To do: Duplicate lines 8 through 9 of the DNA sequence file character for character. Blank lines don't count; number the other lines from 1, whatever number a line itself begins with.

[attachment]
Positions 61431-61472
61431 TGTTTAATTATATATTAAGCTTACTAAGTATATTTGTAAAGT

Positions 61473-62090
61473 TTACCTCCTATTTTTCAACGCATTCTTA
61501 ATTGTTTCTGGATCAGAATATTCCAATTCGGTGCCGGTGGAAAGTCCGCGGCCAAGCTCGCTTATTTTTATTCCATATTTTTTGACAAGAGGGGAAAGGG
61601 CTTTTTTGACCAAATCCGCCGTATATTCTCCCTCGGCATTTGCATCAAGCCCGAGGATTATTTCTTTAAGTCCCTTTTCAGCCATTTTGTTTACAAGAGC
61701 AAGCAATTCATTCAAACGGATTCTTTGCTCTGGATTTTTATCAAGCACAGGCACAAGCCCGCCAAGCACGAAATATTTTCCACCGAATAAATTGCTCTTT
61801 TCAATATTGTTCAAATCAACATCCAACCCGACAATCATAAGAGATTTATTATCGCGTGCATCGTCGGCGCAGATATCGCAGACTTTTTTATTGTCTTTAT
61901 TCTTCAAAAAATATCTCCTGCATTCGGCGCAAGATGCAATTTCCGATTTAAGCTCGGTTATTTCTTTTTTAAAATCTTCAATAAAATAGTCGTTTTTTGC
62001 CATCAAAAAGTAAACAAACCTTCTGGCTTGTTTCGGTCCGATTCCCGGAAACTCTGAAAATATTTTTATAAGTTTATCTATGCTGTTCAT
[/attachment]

61801 TCAATATTGTTCAAATCAACATCCAACCCGACAATCATAAGAGATTTATTATCGCGTGCATCGTCGGCGCAGATATCGCAGACTTTTTTATTGTCTTTAT
61901 TCTTCAAAAAATATCTCCTGCATTCGGCGCAAGATGCAATTTCCGATTTAAGCTCGGTTATTTCTTTTTTAAAATCTTCAATAAAATAGTCGTTTTTTGC